Larry Hibbard in the front row - photo by Celeste Hankins

Surprisingly, it wasn’t the first movie house in town. That was located down the street in a vacant storeroom, with a flat floor and benches set around a portable screen. A young man named Harry Potter operated the business, which he called The Gem.

Unlike The Gem, the Kingmans’ theater was designed especially for the moving picture business. It was two stories high, with the ground floor constructed on an incline toward the stage. An inclined balcony added to the seating capacity, which was originally 350.

The first concrete building

The first concrete building in town, it boasted an orchestra pit, steel-frame opera chairs, an electrical system for lights and equipment, modern projectors and central heating. The brothers finished the lobby in white with tile wainscot, and an ornamental pressed metal ceiling that extended out over the sidewalk in the form of an outside balcony. The Chelan Leader described it as “superior to most theaters.”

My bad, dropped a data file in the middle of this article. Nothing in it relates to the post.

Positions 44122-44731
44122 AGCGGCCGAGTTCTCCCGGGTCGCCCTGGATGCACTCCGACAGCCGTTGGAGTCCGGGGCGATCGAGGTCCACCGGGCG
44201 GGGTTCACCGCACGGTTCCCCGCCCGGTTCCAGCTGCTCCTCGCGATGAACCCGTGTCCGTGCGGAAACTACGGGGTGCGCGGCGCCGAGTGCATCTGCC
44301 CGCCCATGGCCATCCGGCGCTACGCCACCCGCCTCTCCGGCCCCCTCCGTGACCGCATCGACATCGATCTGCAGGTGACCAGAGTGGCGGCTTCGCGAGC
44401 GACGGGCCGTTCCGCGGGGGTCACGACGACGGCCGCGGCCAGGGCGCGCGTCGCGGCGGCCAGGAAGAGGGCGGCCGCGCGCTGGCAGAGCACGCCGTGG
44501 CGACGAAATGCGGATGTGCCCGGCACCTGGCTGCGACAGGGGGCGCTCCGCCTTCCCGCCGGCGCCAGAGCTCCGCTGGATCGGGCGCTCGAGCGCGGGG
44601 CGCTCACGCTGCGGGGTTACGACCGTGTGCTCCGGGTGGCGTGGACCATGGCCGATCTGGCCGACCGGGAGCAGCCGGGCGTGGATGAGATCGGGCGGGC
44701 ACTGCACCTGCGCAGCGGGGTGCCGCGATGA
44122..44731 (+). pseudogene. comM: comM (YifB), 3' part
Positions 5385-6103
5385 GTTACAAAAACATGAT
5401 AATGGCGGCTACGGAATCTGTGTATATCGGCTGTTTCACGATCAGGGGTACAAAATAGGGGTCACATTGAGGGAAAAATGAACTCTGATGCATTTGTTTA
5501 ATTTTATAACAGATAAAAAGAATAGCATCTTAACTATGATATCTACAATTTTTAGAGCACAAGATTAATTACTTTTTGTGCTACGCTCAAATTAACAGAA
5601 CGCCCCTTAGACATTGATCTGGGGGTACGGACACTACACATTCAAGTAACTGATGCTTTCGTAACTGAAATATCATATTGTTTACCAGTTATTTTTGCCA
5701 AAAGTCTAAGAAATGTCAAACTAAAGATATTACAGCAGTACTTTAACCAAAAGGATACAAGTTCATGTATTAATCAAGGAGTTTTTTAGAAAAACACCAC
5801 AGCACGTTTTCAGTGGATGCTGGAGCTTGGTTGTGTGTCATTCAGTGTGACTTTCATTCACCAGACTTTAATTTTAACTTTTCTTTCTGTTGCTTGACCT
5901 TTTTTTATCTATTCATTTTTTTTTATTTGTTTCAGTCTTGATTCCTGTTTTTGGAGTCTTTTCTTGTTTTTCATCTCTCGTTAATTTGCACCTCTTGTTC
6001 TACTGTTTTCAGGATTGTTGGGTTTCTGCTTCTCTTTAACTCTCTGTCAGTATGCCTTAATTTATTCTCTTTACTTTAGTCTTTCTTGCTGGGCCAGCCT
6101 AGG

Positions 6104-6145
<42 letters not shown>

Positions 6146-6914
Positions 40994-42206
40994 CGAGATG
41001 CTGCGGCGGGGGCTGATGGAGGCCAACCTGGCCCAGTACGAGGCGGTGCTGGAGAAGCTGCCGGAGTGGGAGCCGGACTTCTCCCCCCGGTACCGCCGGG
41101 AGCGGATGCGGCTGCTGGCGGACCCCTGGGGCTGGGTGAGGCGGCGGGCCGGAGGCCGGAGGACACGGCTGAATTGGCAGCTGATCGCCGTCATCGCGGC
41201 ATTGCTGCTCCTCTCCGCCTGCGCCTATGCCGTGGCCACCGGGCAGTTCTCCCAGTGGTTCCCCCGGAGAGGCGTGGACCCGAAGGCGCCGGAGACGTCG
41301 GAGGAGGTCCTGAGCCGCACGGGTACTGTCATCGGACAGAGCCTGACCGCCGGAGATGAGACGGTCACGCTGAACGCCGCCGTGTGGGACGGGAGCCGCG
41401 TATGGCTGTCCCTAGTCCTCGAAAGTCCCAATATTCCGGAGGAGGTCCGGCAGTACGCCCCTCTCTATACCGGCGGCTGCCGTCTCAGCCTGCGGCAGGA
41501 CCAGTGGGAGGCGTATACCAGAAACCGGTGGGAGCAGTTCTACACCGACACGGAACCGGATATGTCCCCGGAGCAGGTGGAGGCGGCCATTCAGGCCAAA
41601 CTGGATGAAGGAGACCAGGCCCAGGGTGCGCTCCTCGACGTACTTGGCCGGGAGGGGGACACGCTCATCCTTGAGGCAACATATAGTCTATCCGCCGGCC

Ruby Theater - Photo Courtesty of Lake Chelan Museum & Histor
ical Society

Named after Ruby Potter

Upon completion, the Kingmans signed a five-year lease with Potter, who closed The Gem to furnish and manage the new theater. He named it Ruby Theater after his foster daughter Ruby, and the original marquis sign, containing 48 lights, spelled out the name in bold vertical letters.

Ruby Potter at the box office - Photo courtisy of Lake Chelan Museum and Historical Soc

The Ruby opened its doors July 1, 1914, smack dab in the era of early silent films. Each movie reel came with cue sheets that described the music to accompany individual scenes. Ruby Potter, age ten at the time of the opening, often played the music on a piano in the pit under the screen during the picture shows. The piano was eventually replaced by a photo player that used piano rolls (rolls with perforations) to play music to accompany the films. The person running the photo player could add other sound effects like gunshots, bells and drums, and sirens. Early projectionists could also speed up or slow the film with a hand crank to build excitement or suspense.

The Ruby suffered a rocky start and lost money in early years. In an advertisement in the Chelan Leader on the theater’s second anniversary, management wrote, “Chelan was not fully awake to the possibility of the photo-drama as entertainment and people were skeptical to its permanency. Not a few were inclined to regard the venture with disfavor and, as a result, business was slow in picking up.”